As violence in workplace worsens, lawmakers take action
The National Association of Social Workers, the largest membership organization of professional social workers, reacted positively to a bipartisan group of House and Senate lawmakers for introducing The Protecting Social Workers and Health Professionals from Workplace Violence Act of 2019 earlier this month (H.R. 5138 /S.2880)
The proposed legislation is a crucial step forward in curbing an epidemic of violence against social workers and other helping professions. The original sponsors of the bill include Sen. Kyrsten Sinema (D-AZ), who is a social worker, Sen. Lisa Murkowski (R-AK), Rep. Julia Brownley (D-CA) and Elise Stefanik (R-NY).
“As a social worker, I’ve seen firsthand the critical roles that nurses, social workers, and other caseworkers serve in Arizona’s communities. Strengthening workplace safety shows our appreciation for social workers and health professionals and will help recruit and retain qualified specialists to serve vulnerable Arizona families,” Sen. Sinema said.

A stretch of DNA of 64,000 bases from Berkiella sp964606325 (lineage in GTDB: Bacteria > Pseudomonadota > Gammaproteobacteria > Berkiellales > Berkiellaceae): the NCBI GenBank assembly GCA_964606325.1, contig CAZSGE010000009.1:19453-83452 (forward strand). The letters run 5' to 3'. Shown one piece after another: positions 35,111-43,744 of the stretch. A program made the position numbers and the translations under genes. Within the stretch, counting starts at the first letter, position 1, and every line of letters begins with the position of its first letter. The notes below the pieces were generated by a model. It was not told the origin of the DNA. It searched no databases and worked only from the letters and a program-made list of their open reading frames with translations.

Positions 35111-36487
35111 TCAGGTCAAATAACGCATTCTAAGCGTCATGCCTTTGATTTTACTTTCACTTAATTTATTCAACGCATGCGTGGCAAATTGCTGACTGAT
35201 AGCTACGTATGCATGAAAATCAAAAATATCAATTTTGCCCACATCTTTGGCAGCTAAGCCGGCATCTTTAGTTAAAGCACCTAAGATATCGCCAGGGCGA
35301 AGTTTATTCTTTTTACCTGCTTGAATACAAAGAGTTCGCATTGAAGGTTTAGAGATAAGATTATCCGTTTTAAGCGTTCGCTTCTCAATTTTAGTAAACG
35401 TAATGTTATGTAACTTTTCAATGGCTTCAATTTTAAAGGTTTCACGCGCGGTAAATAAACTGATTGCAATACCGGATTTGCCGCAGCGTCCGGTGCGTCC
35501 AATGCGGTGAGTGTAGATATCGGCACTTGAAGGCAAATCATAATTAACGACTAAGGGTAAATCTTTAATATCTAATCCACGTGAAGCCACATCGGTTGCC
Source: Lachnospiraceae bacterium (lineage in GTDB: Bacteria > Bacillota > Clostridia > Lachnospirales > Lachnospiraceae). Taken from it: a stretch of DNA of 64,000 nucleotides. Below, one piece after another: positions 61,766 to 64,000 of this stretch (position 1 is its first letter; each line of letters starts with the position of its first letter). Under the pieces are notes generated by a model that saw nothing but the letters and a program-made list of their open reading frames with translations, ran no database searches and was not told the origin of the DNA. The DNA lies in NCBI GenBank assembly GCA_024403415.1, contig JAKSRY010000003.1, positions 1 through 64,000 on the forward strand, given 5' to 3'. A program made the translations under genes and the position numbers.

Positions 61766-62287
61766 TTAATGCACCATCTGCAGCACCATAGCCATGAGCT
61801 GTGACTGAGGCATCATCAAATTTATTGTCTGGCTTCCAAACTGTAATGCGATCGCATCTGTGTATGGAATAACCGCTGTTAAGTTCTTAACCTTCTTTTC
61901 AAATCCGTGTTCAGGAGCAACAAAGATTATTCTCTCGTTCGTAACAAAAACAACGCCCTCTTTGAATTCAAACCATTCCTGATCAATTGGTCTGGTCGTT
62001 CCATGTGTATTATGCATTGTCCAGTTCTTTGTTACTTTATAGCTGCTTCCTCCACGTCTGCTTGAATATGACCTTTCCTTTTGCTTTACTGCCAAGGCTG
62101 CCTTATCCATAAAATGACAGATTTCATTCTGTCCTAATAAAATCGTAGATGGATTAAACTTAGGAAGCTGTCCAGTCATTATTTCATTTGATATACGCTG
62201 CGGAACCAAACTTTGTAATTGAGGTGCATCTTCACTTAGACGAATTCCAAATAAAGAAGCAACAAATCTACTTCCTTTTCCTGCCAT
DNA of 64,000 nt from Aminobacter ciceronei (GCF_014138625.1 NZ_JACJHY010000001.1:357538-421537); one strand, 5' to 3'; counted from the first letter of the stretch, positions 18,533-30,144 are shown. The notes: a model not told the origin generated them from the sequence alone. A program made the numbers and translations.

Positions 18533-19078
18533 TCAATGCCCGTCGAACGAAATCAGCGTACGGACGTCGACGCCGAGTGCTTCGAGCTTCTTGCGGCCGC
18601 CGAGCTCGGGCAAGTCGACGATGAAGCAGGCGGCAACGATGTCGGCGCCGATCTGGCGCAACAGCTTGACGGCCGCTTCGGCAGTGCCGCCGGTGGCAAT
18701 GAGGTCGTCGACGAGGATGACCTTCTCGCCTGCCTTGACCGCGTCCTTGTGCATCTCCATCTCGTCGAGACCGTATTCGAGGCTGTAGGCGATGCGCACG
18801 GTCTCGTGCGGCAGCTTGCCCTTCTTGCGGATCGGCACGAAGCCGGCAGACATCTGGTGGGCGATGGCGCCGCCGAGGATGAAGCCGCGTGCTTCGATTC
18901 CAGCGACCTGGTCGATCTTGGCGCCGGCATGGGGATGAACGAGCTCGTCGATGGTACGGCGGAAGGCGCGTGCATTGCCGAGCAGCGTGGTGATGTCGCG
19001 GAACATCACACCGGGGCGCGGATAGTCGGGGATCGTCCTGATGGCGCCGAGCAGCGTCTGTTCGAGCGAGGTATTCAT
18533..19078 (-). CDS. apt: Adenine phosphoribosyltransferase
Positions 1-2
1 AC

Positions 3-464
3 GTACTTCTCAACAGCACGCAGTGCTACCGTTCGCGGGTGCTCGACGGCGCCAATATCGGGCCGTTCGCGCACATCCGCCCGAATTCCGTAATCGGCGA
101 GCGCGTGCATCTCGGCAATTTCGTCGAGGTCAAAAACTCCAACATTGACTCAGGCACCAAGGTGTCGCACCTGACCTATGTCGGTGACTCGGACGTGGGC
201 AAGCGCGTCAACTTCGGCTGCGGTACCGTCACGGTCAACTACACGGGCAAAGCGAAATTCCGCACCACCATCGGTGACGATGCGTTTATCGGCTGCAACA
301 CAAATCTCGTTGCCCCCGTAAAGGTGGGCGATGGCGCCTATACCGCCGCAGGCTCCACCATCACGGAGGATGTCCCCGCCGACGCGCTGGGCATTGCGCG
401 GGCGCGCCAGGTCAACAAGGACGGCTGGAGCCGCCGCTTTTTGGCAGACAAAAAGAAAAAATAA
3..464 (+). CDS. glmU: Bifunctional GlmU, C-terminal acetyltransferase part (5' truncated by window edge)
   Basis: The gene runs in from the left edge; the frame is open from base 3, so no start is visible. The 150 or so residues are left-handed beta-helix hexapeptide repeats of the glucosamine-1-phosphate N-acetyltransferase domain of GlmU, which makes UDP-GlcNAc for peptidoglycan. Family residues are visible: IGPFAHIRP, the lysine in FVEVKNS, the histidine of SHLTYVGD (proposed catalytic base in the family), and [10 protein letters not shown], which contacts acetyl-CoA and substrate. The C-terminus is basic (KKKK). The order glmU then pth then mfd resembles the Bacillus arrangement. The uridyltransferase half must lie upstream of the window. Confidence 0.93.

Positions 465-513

“Unfortunately, violence in the workplace is on the rise in America, with social workers and healthcare professionals facing disproportionate and alarming levels. These men and women have dedicated their lives to helping others, sometimes in dangerous and high-risk situations. We must ensure they have access to the necessary tools, training, and technology to keep themselves and others safe, as well as appropriate services to support employees that experience a violent or traumatic event,” addedd Sen. Murkowski. “Recognizing the need to address the safety and risk factors associated with these careers, I’m proud to help lead bipartisan legislation that will help states, as well as Tribes, provide critical safety measures to social workers, health workers, and human services professionals.”
On the front lines in providing mental health and other services in a host of settings, including in people’s homes, social workers are often victims of violence when they are on the job. The problem has worsened recently.
More than 75 percent of social workers report that they have experienced violence at work. In the health care and social assistance sectors, 13 percent of days away from work were the result of violence in 2013, and this rate has increased in recent years, according to the Bureau of Labor Statistics.